Michigan just keeps on rolling. The Wolverines reeled off their eighth straight win, and second in a row over a top ten opponent, with a comfortable 75-67 home victory over Iowa on Wednesday night.
Starting point guard Derrick Walton played just three minutes due to flu-like symptoms while Mitch McGary returned – to the bench in street clothes. But Michigan keeps getting better, clearly playing its best basketball of the season.
Iowa played neck-and-neck with the Wolverines for the first 20 minutes and never folded, a stark change from last year’s matchup. The Hawkeyes made a late run after Michigan stretched its lead to double digits, but the Wolverines just had all the answers.
In the first half, Nik Stauskas played like a pro – answering Melsahn Basabe’s dunks and layups with step-backs, threes and dazzling crossovers. In the second half it was spot-starter Spike Albrecht and sixth-man Zak Irvin that stepped up to provide an offensive boost.
Iowa’s offense had garnered significant hype for its depth, pace an efficiency leading into the game, but Michigan beat the Hawkeyes in just about every stat they were supposed to control.
Fast break points? 12-4. Second chance points? 14-12. Points off turnovers? 20-10. Bench scoring? 12-8.
Next up is a battle for first place in the conference on Saturday in East Lansing against No. 3 Michigan State.
Michigan’s offense started just a bit shaky and fell in love with the three late in the second half, but still scored 1.13 points per possession. Only Notre Dame has scored more effectively against the Hawkeyes this season, and the Wolverine offense was effective despite poor shooting games from Caris LeVert and Glenn Robinson III. Michigan opened the game with 4 empty possessions and went six of seven possessions without a basket midway through the second half, but scored 73 points in the other 55 possessions of the game – 1.32 points per trip.
The Wolverines shot 61% on twos (shockingly slightly below their Big Ten average) and just 29% on threes, but Fran McCaffery deserves credit for rolling out his 2-3 matchup zone. The Wolverine offense sputtered against the zone, which resulted in 62% of Michigan’s second half field goal attempts coming from behind the arc. Michigan’s offense is up to No. 3 overall in Ken Pomeroy’s adjusted offensive efficiency numbers and statistically there’s very little separating this offense from last year’s team.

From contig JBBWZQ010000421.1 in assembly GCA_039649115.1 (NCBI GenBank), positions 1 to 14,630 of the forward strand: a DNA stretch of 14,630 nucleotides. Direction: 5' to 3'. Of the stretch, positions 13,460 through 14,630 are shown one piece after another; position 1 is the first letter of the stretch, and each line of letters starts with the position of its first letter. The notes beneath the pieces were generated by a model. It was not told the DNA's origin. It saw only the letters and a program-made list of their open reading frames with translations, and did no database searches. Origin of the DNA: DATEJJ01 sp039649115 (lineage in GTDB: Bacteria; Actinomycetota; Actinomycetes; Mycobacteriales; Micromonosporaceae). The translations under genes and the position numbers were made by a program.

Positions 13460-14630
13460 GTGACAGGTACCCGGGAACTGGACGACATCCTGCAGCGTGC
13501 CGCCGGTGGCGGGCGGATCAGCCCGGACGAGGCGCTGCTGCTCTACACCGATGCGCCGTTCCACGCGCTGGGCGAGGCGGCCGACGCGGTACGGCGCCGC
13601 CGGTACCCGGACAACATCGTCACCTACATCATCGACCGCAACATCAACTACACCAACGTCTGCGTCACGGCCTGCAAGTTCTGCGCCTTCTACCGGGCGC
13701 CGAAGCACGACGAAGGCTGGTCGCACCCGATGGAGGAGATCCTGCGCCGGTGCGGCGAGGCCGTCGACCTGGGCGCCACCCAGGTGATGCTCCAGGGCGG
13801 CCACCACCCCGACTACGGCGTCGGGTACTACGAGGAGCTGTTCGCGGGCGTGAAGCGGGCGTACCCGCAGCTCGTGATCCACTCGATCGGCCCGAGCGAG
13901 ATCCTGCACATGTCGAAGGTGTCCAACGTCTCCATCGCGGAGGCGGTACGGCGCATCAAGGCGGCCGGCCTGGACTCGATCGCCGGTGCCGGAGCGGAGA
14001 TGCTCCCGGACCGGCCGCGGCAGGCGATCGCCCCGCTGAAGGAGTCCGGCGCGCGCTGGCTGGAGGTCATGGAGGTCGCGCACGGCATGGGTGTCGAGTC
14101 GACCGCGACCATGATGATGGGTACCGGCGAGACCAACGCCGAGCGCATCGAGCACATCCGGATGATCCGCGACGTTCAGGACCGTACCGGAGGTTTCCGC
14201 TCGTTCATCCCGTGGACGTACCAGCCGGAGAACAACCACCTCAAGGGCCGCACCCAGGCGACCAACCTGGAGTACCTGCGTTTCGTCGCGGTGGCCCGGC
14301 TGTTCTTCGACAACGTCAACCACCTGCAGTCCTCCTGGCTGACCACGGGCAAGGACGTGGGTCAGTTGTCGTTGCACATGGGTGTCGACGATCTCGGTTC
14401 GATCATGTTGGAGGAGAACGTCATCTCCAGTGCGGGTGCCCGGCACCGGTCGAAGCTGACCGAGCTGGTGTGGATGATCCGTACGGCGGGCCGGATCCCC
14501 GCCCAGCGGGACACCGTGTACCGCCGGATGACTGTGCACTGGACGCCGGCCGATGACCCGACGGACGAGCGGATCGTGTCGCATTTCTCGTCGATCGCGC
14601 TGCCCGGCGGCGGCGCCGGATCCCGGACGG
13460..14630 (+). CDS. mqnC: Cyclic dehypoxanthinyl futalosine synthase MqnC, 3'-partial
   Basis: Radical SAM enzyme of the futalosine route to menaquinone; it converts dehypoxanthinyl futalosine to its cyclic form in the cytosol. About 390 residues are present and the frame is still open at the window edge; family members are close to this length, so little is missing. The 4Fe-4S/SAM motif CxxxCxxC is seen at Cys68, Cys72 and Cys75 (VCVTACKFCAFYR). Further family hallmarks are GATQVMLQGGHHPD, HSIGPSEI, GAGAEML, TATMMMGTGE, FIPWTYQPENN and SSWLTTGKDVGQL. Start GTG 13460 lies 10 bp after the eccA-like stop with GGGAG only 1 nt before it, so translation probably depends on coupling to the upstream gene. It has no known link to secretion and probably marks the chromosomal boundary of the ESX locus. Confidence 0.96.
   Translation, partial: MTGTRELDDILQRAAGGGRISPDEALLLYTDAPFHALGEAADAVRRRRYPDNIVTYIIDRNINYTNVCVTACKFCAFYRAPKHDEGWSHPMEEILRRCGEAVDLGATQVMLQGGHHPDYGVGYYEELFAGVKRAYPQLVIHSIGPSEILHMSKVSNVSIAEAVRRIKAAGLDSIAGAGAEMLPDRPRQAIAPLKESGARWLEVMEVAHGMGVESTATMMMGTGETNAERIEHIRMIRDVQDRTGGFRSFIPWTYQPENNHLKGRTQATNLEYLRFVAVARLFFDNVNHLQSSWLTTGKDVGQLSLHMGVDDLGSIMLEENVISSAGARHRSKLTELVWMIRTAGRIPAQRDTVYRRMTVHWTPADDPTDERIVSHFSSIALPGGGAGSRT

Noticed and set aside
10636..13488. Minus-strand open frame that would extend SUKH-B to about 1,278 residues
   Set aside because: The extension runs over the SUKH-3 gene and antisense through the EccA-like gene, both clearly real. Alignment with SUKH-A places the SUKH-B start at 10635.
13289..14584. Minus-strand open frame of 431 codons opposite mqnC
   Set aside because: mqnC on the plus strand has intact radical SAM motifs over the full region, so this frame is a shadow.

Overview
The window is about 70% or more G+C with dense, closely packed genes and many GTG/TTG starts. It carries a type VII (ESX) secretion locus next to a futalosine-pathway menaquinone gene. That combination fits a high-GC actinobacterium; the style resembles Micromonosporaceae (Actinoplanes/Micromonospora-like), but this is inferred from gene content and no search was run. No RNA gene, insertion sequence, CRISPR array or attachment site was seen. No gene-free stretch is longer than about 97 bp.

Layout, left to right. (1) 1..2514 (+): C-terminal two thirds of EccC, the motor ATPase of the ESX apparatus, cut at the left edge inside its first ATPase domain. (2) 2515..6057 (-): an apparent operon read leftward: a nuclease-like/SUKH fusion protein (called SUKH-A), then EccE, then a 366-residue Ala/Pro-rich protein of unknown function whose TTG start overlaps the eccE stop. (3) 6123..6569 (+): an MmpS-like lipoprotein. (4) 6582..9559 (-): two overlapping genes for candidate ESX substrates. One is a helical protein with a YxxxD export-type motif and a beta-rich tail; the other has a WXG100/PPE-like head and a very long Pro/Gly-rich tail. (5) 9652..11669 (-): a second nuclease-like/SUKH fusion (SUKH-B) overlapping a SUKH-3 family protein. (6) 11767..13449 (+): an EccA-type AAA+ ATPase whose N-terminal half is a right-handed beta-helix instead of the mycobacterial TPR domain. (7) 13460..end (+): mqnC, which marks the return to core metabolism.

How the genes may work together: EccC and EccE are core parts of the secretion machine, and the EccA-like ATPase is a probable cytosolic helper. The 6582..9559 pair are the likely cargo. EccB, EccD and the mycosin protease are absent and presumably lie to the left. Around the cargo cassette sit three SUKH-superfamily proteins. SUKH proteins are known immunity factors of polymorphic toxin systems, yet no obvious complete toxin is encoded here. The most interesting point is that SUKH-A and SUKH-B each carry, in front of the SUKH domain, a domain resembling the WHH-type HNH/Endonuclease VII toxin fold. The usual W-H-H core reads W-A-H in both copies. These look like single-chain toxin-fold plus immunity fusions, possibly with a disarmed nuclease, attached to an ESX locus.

Defensively, Michigan was great through the middle 20 minutes of the game and that turned out to be enough. The Wolverines controlled the pace of the game – the game’s 66 possessions were well below Iowa’s 73 possession average – limiting Iowa’s transition offense and finding timely opportunities the other way. Holding a top-five offense to a point per possession output is an impressive showing for a defense that’s been questioned quite a bit.
Iowa did win the ‘free throw gap’ that we discussed in the preview, but it wasn’t by a wide margin and most of the Hawkeyes’ free throw production was after Michigan established a lead. Iowa did almost all of its damage in the lane, only attempting 19% of its field goals from 3-point range and connecting on just 20%
Melsahn Basabe killed the Wolverines early and Aaron White killed the Wolverines late. For whatever reason, Iowa couldn’t get either player involved consistently. White didn’t take a shot in the first half and used just four Iowa possessions in the first 28 minutes of the game. He used 12 of Iowa’s final 22 possessions and almost led a comeback. Basabe scored 15 points on 10 shots in the first half, but was 0-of-2 in the second half.